I'll admit, I haven't unit tested much... but I'd like to. With that being said, I have a very complex registration process that I'd like to optimize for easier unit testing. I'm looking for a way to structure my classes so that I can test them more easily in the future. All of this logic is contained within an MVC framework, so you can assume the controller is the root where everything gets instantiated from.
To simplify, what I'm essentially asking is how to setup a system where you can manage any number of third party modules with CRUD updates. These third party modules are all RESTful API driven and response data is stored in local copies. Something like the deletion of a user account would need to trigger the deletion of all associated modules (which I refer to as providers). These providers may have a dependency on another provider, so the order of deletions/creations is important. I'm interested in which design patterns I should specifically be using to support my application.
Registration spans several classes and stores data in several db tables. Here's the order of the different providers and methods (they aren't statics, just written that way for brevity):
Provider::create('external::create-user')initiates registration at a particular step of a particular provider. The double colon syntax in the first param indicates the class should trigger creation on
providerClass::providerMethod. I had made a general assumption that
Providerwould be an interface with the methods
delete()that all other providers would implement it. How this gets instantiated is likely something you need to help me with.
$user = Provider_External::createUser()creates a user on an external API, returns success, and user gets stored in my database.
$customer = Provider_Gapps_Customer::create($user)creates a customer on a third party API, returns success, and stores locally.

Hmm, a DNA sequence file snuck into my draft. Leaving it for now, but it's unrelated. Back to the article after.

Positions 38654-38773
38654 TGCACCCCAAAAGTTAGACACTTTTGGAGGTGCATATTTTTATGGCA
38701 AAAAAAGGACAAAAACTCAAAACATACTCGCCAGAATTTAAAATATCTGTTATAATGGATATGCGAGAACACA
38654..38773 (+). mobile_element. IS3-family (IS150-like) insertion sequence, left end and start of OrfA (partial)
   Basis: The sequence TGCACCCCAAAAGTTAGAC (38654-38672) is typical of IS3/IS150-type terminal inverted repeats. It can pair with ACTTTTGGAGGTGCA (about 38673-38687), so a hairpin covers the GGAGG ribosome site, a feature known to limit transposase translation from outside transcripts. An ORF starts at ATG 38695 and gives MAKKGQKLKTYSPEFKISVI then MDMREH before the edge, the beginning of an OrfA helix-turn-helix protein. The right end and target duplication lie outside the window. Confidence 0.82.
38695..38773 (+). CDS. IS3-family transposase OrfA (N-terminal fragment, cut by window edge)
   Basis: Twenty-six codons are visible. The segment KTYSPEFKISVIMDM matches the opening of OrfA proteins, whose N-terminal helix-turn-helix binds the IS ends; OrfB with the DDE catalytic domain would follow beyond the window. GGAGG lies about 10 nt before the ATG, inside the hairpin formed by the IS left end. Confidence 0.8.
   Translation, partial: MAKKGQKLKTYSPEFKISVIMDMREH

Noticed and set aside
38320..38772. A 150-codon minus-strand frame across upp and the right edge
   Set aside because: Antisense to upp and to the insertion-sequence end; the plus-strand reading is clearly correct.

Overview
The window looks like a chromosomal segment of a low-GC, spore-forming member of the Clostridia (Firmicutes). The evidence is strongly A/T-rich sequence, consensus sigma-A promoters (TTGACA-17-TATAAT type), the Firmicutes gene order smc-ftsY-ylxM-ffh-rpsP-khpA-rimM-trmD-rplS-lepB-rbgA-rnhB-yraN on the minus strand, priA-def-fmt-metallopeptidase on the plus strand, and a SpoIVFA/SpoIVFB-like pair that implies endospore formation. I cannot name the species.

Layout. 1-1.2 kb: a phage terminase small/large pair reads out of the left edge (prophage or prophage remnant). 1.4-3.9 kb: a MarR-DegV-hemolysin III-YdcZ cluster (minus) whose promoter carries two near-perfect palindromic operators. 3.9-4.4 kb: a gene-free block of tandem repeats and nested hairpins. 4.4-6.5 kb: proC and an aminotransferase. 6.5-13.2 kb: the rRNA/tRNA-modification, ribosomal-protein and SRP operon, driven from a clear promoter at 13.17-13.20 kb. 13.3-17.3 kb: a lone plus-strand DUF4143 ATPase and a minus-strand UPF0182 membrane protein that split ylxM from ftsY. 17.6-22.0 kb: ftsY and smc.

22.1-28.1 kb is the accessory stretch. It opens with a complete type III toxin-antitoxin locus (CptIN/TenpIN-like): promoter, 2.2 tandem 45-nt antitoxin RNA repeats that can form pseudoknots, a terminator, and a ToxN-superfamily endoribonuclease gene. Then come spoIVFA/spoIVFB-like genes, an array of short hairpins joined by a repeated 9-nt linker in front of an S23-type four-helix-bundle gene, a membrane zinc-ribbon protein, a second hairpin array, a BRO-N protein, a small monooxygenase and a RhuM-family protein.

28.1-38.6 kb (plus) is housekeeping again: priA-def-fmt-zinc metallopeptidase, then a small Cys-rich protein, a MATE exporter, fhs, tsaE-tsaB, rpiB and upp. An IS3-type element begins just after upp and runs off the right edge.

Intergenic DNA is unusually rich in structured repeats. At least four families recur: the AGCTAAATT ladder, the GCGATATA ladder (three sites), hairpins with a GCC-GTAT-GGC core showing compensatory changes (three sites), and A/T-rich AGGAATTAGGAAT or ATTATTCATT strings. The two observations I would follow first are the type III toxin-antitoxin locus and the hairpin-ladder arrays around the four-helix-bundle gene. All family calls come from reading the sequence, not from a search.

$subscription = Provider_Gapps_Subscription::create($customer)creates a subscription associated to the previously created customer on the third party API, returns success, and stores locally.
Provider_Gapps_Verification::get($customer, $subscription)retrieves a row from an external API. This information gets stored locally. Another call is made which I'm skipping to keep things concise.
Provider_Gapps_Verification::verify($customer, $subscription)performs an external API verification process. The result of which gets stored locally.
This is a really dumbed down sample as the actual code relies upon at least 6 external API calls and over 10 local database rows created during registration. It doesn't make sense to use dependency injection at the constructor level because I might need to instantiate 6 classes in the controller without knowing if I even need them all. What I'm looking to accomplish would be something like
Provider::create('external') where I simply specify the starting step to kick off registration.
The Crux of the Problem
So as you can see, this is just one sample of a registration process. I'm building a system where I could have several hundred service providers (external API modules) that I need to sign up for, update, delete, etc. Each of these providers gets related back to a user account.
I would like to build this system in a manner where I can specify an order of operations (steps) when triggering the creation of a new provider. Put another way, allow me to specify which provider/method combination gets triggered next in the chain of events since creation can span so many steps. Currently, I have this chain of events occurring via the subject/observer pattern. I'm looking to potentially move this code to a database table,
provider_steps, where I list each step as well as it's following
failure_step (for rollbacks and deletes). The table would look as follows:
# the id of the parent provider row provider_id int(11) unsigned primary key, # the short, slug name of the step for using in codebase step_name varchar(60), # the name of the method correlating to the step method_name varchar(120), # the steps that get triggered on success of this step # can be comma delimited; multiple steps could be triggered in parallel triggers_success varchar(255), # the steps that get triggered on failure of this step # can be comma delimited; multiple steps could be triggered in parallel triggers_failure varchar(255), created_at datetime, updated_at datetime, index ('provider_id', 'step_name')
There's so many decisions to make here... I know I should favor composition over inheritance and create some interfaces. I also know I'm likely going to need factories. Lastly, I have a lot of domain model shit going on here... so I likely need business domain classes. I'm just not sure how to mesh them all together without creating an utter mess in my pursuit of the holy grail.
Also, where would be the best place for the db queries to take place?
I have a model for each database table already, but I'm interested in knowing where and how to instantiate the particular model methods.